“We acknowledge the brand has not progressed enough to appropriately reflect the confidence, warmth, and dignity that we would like it to stand for today,” Kristin Kroepfl, Vice President and Chief Marketing Officer of Quaker Foods North America, said in a news release.
Famous pancake syrup brand Aunt Jemima is all set to give their name and image a makeover amid public outcry that the branding was a racial stereotype. The parent company, Quaker Oats, addressed that they recognize that "Aunt Jemima's origins are based on a racial stereotype," according to NBC News. It was announced that the controversial image of Aunt Jemima will be removed from its line of maple syrups, pancake mixes, and other foods by the end of 2020, and that the name change will happen at a later date. The 130-year-old brand features a Black woman on the packaging dressed as a minstrel character.
Although the picture has changed over time, Quaker, a subsidiary of PepsiCo, said their plan to remove the image and name is part of an effort by the company "to make progress toward racial equality." "We recognize Aunt Jemima's origins are based on a racial stereotype," Kristin Kroepfl, Vice President and Chief Marketing Officer of Quaker Foods North America, said in a news release. "As we work to make progress toward racial equality through several initiatives, we also must take a hard look at our portfolio of brands and ensure they reflect our values and meet our consumers' expectations." Kroepfl then added that the company has been working to "update" the brand to be "appropriate and respectful" but that it realized the changes were inadequate.
“We acknowledge the brand has not progressed enough to appropriately reflect the confidence, warmth, and dignity that we would like it to stand for today,” Kroepfl said, as per TODAY. “We are starting by removing the image and changing the name. We will continue the conversation by gathering diverse perspectives from both our organization and the Black community to further evolve the brand and make it one everyone can be proud to have in their pantry.” According to the official website, Aunt Jemina was first "brought to life" by Nancy Green. Green was born into slavery in 1834 R.T. Davis (the brand's owner at the time) used her likeness to represent the pancake mix into the early 1900s. “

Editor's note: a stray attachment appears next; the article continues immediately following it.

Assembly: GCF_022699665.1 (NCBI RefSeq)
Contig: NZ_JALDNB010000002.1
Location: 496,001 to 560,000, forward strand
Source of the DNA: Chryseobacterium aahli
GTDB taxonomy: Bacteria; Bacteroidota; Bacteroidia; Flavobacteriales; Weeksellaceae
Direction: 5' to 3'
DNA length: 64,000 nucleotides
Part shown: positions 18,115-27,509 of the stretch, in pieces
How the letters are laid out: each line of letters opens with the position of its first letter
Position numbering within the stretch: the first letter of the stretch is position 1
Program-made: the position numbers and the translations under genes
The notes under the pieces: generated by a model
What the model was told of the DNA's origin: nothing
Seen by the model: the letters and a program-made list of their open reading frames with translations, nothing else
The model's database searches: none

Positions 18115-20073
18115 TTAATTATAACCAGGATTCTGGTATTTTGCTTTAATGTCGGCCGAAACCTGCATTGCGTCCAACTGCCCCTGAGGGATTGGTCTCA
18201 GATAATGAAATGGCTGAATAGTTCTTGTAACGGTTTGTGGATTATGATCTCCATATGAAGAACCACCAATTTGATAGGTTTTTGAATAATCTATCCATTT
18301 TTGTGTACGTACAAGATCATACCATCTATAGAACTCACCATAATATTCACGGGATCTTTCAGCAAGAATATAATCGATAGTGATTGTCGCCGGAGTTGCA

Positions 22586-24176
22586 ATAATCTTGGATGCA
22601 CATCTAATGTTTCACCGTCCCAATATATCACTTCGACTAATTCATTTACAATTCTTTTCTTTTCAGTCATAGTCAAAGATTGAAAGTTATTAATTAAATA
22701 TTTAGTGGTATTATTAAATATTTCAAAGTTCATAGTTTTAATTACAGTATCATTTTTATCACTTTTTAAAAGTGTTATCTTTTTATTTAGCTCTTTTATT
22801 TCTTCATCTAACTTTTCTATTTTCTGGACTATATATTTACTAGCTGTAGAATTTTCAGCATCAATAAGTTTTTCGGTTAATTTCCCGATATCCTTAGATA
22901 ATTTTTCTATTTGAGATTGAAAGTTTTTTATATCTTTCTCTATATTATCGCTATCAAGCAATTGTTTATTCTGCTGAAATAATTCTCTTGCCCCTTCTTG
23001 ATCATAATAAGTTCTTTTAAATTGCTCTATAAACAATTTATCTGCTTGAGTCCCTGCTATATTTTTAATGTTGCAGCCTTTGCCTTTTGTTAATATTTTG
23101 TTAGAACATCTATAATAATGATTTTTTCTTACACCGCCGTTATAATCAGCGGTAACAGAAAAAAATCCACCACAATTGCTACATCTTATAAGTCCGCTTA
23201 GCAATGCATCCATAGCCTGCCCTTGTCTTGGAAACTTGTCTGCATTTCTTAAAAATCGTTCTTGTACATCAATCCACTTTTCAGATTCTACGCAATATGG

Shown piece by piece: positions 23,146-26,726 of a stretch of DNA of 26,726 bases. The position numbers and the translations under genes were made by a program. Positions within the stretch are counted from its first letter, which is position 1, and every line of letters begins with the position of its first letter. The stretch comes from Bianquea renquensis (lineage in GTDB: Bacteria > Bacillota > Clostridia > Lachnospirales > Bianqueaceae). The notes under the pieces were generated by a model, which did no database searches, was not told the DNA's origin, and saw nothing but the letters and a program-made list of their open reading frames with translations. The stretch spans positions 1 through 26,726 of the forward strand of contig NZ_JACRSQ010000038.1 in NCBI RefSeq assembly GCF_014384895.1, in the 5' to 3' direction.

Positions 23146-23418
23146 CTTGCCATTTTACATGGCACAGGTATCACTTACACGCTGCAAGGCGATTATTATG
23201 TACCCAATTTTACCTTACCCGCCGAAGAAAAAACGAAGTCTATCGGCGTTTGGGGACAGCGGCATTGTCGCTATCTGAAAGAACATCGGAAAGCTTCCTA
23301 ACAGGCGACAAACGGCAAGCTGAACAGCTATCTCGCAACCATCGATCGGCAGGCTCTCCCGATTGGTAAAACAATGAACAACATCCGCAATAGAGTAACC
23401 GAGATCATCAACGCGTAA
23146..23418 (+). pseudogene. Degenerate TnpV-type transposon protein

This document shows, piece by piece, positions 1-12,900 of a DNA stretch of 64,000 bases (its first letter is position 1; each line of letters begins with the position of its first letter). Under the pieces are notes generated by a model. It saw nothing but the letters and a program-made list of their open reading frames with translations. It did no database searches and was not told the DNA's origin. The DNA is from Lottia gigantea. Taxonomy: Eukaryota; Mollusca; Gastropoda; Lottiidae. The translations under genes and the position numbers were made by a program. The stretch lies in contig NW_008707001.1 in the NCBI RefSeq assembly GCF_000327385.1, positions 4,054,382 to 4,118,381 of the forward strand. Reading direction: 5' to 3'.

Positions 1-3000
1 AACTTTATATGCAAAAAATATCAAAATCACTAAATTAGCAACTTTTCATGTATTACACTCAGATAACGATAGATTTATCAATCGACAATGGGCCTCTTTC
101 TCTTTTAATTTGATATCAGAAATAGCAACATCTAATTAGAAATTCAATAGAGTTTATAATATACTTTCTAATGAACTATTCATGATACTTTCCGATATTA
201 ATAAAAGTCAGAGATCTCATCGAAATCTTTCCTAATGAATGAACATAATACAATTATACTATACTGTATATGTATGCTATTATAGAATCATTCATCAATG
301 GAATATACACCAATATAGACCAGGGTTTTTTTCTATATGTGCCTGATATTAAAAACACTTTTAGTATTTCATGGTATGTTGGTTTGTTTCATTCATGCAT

Aunt Jemima advertising played on a certain type of racist nostalgia, "particularly in the first half of the 20th century about how great plantation life was and how great it was to literally, to have someone like Aunt Jemima who would make the pancakes or whatever for you,” Maurice Manring, author of Slave in a Box: The Strange Career of Aunt Jemima, explained in a 2019 interview with NPR. “When you look at old Aunt Jemima ads, you see constantly at a time when middle-class housewives were not able to employ servants, they weren't able to employ their black maid as easily as they did in previous decades, you see constant notation in the ads that you can't have Aunt Jemima today but you can have her recipe and that's the next best thing.”
JUST IN | After 131 years, PepsiCo is retiring the controversial brand name and mascot, Aunt Jemima, acknowledging that the brand is based on a racial stereotype. https://t.co/SVQDJ62oPv pic.twitter.com/72XFuYOh9R— Adweek (@Adweek) June 17, 2020
The whole thing was probably set into motion after a woman's TikTok went viral. The woman, named KIRBY, spoke about the history of the brand in a video titled "How To Make A Non Racist Breakfast." She concluded the post by saying, "Black lives matter, people, even over breakfast." After Quaker Oats made the decision to change the image and the name, KIRBY said she felt "a sense of relief knowing that my future children will not grow up in a world where their ancestors' oppression is insensitively used as a marketing tool on a box." "I hope that other brands swiftly follow suit," she added.